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11430 West Bluemound Road, Suite 104
Wauwatosa, WI 63226
T (414) 476-6000
F (414) 476-6015


11430 West Bluemound Road Ste. 104
Wauwatosa, WI, 53226
United States


The Labor Association of Wisconsin, Inc., is a 21st Century labor relations firm and has been representing public employees throughout the state of Wisconsin since 1985.

L.A.W., Inc provides  labor representation specializing in law enforcement.  Our Full Service plan, offers representation in collective bargaining, grievance handling, discipline, prohibited practice complaints, unit clarification, declaratory ruling and any other hearing before the WERC among other benefits provided by LAW.  Contact us for more information.

News and Updates

News and information updates for LAW, Inc. association members.

Public workers may pay more for retirement

Debbie Plunkett

Investment losses in 2008 and 2011 cited

Courtesy Fox 11 News

MADISON (AP) - Public employees in Wisconsin could see another increase in the contribution rates they pay into the Wisconsin Retirement System under a plan the system board is scheduled to consider Thursday. 

The proposal is for rates to be 14 percent of payroll for teachers and general employees, with workers and their employers each paying half, the Wisconsin State Journal reported. The employers are state and local governments, meaning taxpayers would foot that share of the bill. 

The retirement system gets 80 percent of its income from investments. But large market losses in 2008 and 2011 forced a series of rate increases and cuts in retiree benefits. 

Benefits to retirees have dropped for five years, including a cut of nearly 10 percent on May 1 that trimmed payments for nearly 100,000 retirees. 

Next year would be the fifth straight year that the contribution rate increased. It was 13.3 percent of payroll last year and 11.6 percent the year before that. 

Lagging investment income was responsible for about half of this year's contribution-rate increase. The other half was the result of the 2011 law that ended collective bargaining and required employees to pay exactly 50 percent of required contributions. The law also increased benefit levels for future retirees, so total contribution had to rise in anticipation of the future costs.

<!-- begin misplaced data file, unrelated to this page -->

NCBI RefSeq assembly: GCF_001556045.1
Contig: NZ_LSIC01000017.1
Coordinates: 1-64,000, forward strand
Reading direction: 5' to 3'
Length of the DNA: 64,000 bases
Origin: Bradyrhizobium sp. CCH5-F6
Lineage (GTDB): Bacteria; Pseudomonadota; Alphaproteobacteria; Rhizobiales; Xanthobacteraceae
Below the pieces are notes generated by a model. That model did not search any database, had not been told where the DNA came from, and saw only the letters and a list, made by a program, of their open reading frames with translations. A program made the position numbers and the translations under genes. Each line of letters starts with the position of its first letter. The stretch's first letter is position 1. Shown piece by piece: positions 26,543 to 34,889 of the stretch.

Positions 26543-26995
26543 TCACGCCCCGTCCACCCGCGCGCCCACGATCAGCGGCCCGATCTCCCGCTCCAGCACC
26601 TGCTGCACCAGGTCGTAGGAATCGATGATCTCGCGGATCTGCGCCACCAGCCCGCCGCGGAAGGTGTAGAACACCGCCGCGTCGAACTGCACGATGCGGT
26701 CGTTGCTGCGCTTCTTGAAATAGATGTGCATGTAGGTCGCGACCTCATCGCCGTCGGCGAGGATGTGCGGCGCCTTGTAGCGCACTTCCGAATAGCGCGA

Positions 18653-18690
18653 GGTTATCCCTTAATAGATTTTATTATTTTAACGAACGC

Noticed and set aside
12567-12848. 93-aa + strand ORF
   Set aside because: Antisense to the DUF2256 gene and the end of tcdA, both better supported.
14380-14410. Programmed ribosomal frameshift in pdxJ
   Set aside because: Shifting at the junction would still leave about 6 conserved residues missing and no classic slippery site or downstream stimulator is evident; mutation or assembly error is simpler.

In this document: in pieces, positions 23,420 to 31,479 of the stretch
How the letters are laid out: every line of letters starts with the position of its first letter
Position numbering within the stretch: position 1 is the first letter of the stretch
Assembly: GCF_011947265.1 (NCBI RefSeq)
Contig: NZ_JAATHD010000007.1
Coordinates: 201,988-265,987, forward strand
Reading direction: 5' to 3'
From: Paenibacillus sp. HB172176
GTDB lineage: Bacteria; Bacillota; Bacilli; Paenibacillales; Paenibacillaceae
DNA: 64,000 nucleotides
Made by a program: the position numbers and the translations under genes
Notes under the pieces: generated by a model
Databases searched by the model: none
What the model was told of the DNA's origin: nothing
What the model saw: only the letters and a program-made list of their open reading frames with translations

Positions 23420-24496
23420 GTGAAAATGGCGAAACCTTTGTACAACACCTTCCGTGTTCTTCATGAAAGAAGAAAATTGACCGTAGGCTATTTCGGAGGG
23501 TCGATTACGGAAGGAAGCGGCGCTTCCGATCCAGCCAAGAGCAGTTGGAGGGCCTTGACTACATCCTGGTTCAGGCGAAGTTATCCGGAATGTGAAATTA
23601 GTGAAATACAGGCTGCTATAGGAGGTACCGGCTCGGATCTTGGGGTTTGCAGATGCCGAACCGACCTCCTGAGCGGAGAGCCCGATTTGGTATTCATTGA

There are more than 570,000 current and former public employees invested in the retirement system. About 167,000 are retirees and their beneficiaries, who received an average pension of $25,000 in 2011. 

The $85 billion fund is considered one of the most stable in the nation because state law requires adjustments to rates and benefits when investment income falters. 

Local governments can have difficulty covering the contribution rate increases because the state imposed tougher limits on local taxes in 2011, said Curt Witynski, assistant director of the Wisconsin League of Municipalities. 

"It is a big part of municipal budgets because payroll and benefits are big parts of our budgets," Witynski said. 

Rob Marchant, the deputy secretary of the state Department of Employee Trust Funds, said not all public workers will end up paying more. The 8.5 percent of retirement system participants who are police, firefighters or prison workers will have some or all of the increase offset by decreased contributions to a disability fund.

LAW will continue to monitor this information and provide you will updates as they occur.  As always, if you have any questions, please feel free to contact us at LAW in the Germantown office.